Did you know that Nova Scotia was once a part of an era known as the “Golden Age of Piracy”? There was a time, more than 300 years ago, when pirates were a common menace on Nova Scotia’s Atlantic waters, pillaging and plundering to their hearts’ content. This was around 1690 until 1730. Some even say that the pirates who terrorized ships around Halifax left buried treasure in the area. (Sadly, we don’t have a map for that!)
As you can probably guess, pirates weren’t exactly welcomed around these parts. They would take over ships by force, stealing their valuables and making the rightful captain and crew “walk the plank”, never to be heard from again.
Piracy was illegal, and when pirates were caught their punishment was death! Pretty harsh. Because this was the law at the time, many of the sites around Halifax associated with pirate history are places where pirates were caught or punished. So be warned, these stories are a little spooky.
Georges Island is the largest island entirely within the limits of Halifax Harbour, and its history is pretty cool. It was first outfitted with cannons in 1750 to help protect Halifax from sea attacks, and was
even used as a prison for a while!
Two pirates were caught and hanged on Georges Island in 1784, and legend has it that these pirates continue to haunt the island to this day. Georges Island later became home to a proper military fort (Fort Charlotte) and these days, the island is a National Historic Site that you can visit and tour. There are cool underground tunnels and trails to explore. You can get to Georges Island by ferry from the Halifax waterfront, or by private boat, canoe, or kayak!
Point Pleasant Park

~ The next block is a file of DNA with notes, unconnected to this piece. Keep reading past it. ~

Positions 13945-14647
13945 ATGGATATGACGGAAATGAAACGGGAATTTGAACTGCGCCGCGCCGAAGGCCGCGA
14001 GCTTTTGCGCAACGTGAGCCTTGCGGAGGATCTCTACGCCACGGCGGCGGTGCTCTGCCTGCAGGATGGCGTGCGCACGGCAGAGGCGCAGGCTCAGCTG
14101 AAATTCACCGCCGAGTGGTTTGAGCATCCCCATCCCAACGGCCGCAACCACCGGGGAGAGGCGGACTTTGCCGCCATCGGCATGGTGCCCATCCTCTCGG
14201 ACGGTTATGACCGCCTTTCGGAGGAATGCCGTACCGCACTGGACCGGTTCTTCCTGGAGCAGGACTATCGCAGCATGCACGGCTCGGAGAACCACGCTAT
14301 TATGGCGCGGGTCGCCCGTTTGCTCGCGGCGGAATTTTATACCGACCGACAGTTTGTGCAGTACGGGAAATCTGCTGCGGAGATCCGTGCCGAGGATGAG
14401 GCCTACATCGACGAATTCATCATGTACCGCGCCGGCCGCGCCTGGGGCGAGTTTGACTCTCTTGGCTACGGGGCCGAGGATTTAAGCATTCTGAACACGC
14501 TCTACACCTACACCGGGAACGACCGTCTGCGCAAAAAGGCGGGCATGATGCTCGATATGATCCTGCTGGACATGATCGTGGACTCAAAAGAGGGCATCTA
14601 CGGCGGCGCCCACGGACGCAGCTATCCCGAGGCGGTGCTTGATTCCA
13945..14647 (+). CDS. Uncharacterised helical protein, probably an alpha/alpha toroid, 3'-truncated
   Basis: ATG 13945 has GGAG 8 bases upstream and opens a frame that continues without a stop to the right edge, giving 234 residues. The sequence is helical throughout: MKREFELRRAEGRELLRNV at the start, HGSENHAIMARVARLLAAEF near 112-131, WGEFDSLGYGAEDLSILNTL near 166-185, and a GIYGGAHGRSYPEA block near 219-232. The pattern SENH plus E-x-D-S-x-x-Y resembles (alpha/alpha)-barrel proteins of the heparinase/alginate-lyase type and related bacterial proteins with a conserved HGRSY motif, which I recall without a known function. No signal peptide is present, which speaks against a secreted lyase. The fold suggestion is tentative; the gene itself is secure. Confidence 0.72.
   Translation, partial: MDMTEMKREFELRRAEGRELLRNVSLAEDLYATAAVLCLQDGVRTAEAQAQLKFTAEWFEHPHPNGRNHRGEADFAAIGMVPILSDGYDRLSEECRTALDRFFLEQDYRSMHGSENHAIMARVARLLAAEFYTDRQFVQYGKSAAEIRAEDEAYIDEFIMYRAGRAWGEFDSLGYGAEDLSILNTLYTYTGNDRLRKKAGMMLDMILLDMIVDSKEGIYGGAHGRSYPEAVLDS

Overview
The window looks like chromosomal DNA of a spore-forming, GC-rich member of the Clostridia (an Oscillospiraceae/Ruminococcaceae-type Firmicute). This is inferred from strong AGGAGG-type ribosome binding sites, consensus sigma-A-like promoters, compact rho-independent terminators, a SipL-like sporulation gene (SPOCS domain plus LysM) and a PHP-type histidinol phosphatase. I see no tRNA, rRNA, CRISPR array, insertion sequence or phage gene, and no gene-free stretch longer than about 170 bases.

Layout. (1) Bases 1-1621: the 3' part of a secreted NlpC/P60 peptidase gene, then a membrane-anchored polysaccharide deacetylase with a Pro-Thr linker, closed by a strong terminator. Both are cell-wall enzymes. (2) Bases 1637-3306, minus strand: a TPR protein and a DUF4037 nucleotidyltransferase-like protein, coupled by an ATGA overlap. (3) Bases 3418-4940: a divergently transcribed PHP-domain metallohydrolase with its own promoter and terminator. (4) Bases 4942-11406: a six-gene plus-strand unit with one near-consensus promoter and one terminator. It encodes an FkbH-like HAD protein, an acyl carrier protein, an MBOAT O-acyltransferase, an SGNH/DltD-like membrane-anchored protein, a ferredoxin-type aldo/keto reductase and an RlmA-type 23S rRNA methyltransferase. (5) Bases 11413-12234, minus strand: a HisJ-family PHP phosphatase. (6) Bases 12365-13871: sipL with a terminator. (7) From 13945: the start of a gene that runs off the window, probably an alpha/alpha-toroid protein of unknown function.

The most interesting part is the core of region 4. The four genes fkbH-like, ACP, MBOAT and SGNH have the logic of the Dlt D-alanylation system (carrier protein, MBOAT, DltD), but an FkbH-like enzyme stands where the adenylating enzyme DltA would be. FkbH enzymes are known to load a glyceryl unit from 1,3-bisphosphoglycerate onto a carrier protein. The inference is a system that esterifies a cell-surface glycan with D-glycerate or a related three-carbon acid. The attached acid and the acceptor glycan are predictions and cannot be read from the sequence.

A man named Edward Jordan was put on trial for piracy in Halifax in 1809. He was accused and found
guilty of stealing a ship called the Three Sisters. He was hanged at Point Pleasant Park, near Black Rock Beach.
Today, Point Pleasant Park is a big, beautiful park located right on the ocean with plenty of trees and places to picnic. You can visit (and swim at!) Black Rock Beach. The park has many other historic sites and buildings, including the oldest Martello tower in North America.
Martello towers are small defensive forts that were built by the British in the 1800s.
Legend has it that Navy Island in the Bedford Basin is home to an entire crew of pirate ghosts who stand guard over a legendary long-lost treasure! This treasure has never been found…
Nova Scotia’s last major piracy trial happened in 1844 – less than 200 years ago! Six pirates were brought to Halifax to stand trial after they were shipwrecked on the Eastern Shore. Their ship, the finely decorated Saladin, was carrying a cargo of silver bars and coins, and the crew had formed a mutiny. They were fighting over the treasure when they crashed into the Eastern Shore.